Could a Computer Win Top Chef?

Could a Computer Win Top Chef?

Remember Watson? In 2011, it won Jeopardy! in a three-match series against two humans. Watson’s performance wasn’t perfect but it demonstrated the capabilities of the future of cognitive computing, which is a field focused on programming computer systems to “learn and interact naturally with people to extend what either humans or machine could do on their own,” according to IBM’s website.

December 17, 2014
Remember Watson? In 2011, it won Jeopardy! in a three-match series against two humans. Watson’s performance wasn’t perfect but it demonstrated the capabilities of the future of cognitive computing, which is a field focused on programming computer systems to “learn and interact naturally with people to extend what either humans or machine could do on their own,” according to IBM’s website.

IBM developed Watson, and after the computer’s triumphant win on Jeopardy!, the team started looking for more ways to apply the technology.

One of the first things they thought of? Cooking. So Chef Watson was born.

Cognitive computing is based, in part, on large databases of information that a computer system draws upon, aka “big data.” In Chef Watson’s case, that big data is composed of information about chemical and flavor compounds found in foods. The computer then scans that info and analyzes it in order to recommend ingredient pairings which cooks can use to create new dishes.


“It forces you out of your comfort zone,” says James Briscione, the director of culinary development at the Institute of Culinary Education in New York City, but Chef Watson still “doesn’t know how to flip an omelette.”


Briscione and his colleague Michael Laiskonis have been collaborating with IBM on the Chef Watson project for about two years now. Their goal? To make Chef Watson a professional tool for both training and creative purposes. Its results can be surprising, even for professional chefs—such as bananas prepared with cilantro.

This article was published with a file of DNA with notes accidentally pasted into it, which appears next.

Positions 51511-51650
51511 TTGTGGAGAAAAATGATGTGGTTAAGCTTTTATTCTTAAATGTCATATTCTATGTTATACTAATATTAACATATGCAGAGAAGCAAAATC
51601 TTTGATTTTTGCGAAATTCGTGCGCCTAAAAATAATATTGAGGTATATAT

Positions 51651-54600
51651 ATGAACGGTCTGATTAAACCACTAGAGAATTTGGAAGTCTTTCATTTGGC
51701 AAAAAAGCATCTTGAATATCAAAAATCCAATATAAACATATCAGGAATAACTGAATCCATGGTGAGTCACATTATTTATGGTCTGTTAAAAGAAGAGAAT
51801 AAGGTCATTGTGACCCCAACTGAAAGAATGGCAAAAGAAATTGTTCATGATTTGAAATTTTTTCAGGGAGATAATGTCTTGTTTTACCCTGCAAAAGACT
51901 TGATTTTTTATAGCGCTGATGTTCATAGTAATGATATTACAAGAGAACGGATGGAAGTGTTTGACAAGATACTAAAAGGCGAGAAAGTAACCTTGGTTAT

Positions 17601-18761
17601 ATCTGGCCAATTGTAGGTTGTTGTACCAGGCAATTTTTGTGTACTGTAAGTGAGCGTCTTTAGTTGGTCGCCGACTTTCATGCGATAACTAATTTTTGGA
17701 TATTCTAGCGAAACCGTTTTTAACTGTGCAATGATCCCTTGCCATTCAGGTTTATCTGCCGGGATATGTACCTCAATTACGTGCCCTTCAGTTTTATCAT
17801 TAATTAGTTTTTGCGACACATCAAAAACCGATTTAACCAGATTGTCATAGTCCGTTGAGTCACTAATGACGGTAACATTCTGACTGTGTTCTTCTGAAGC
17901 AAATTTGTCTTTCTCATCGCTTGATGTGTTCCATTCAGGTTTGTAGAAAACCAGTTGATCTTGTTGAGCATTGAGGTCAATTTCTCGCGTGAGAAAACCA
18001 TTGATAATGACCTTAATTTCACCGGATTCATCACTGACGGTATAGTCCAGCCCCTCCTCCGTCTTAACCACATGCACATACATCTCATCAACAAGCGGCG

“I tried it, but if the bananas had been unripe, it might have worked,” Briscione said, reflecting on that particular attempt to use Chef Watson’s suggestions. However, in a different experiment, “bananas and chilies went really well together. It was a sriracha-like sauce based on bananas. It makes sense. It’s spicy and sweet.”


In hindsight, the pairings often make sense but that’s what makes Chef Watson a powerful tool—its ability to cull through immensely large swaths of information and turn around results in mere seconds.

Skynet approacheth?

Briscione isn’t worried about computers taking over his kitchen Skynet-style, though.

“It’s referred to as Chef Watson but it’s software in a cloud. We all watched Watson compete on Jeopardy but he doesn’t walk into the kitchen. We are the chefs and Watson is the advisor,” Briscione said.

The real chefs still have to do what they do best: create recipes and menus. They demoed the system at SXSW this year and produced several crowd-pleasing results, including a Vietnamese apple kebab and an Austrian chocolate burrito.


A version of the program geared towards home cooks is currently in beta, too. After it analyzes flavor and chemical compounds to find ingredients that are well suited for each other, it then taps into Bon Appétit’s database of 9,000 recipes.

Less than six months old, it still requires human brain power to make sense of both the pairings and the recipes, but just like the professional version, the goal is to inspire culinary creativity.

Florian Pinel, a senior software engineer for the IBM Watson Group, has been working on the project since it began about three years ago.

After Watson’s Jeopardy! win, “we wanted to see if we could push the bound of cognitive computing further,” Pinel said.

To match ingredient recommendations with recipes in Bon Appétit’s database, the program calculates a score based on three formulas that measure chemical compounds, pleasantness (flavor compounds) and the element of surprise, that latter of which uses a mathematical equation called the Bayesian theory of surprise, Pinel explained.


I took the beta for a test drive last week to get a sense of what Briscione's experience is like using Chef Watson, and surprisingly (or not) the results were delicious. A bunch of collards were sitting in my vegetable drawer, so I started there, entering the ingredient into Chef Watson’s database and it gave me coffee—well, specifically, coffee beans. Hm.

After running a search for recipes based on that pairing, Bon Appétit’s database produced a suggestion for chicken burgers with collards, oregano, parmesan, bacon and coffee. (See the original recipe here and my annotated version here.)


Just as Briscione alluded to the computer's inability to flip an omelet, Chef Watson's "suggested steps" for techniques weren't very helpful, but the flavor pairings were spot on and definitely provided some unique inspiration.

So, while Chef Watson might be too advanced for the beginning home cook, (it’s not so elementary after all, my friend), anyone with a solid understanding of kitchen and culinary basics might find the program useful and fun to explore. And it will certainly be interesting to see what professional chefs like Briscione discover with this technology and create.

Who knows, maybe Chef Watson will be the next Top Chef.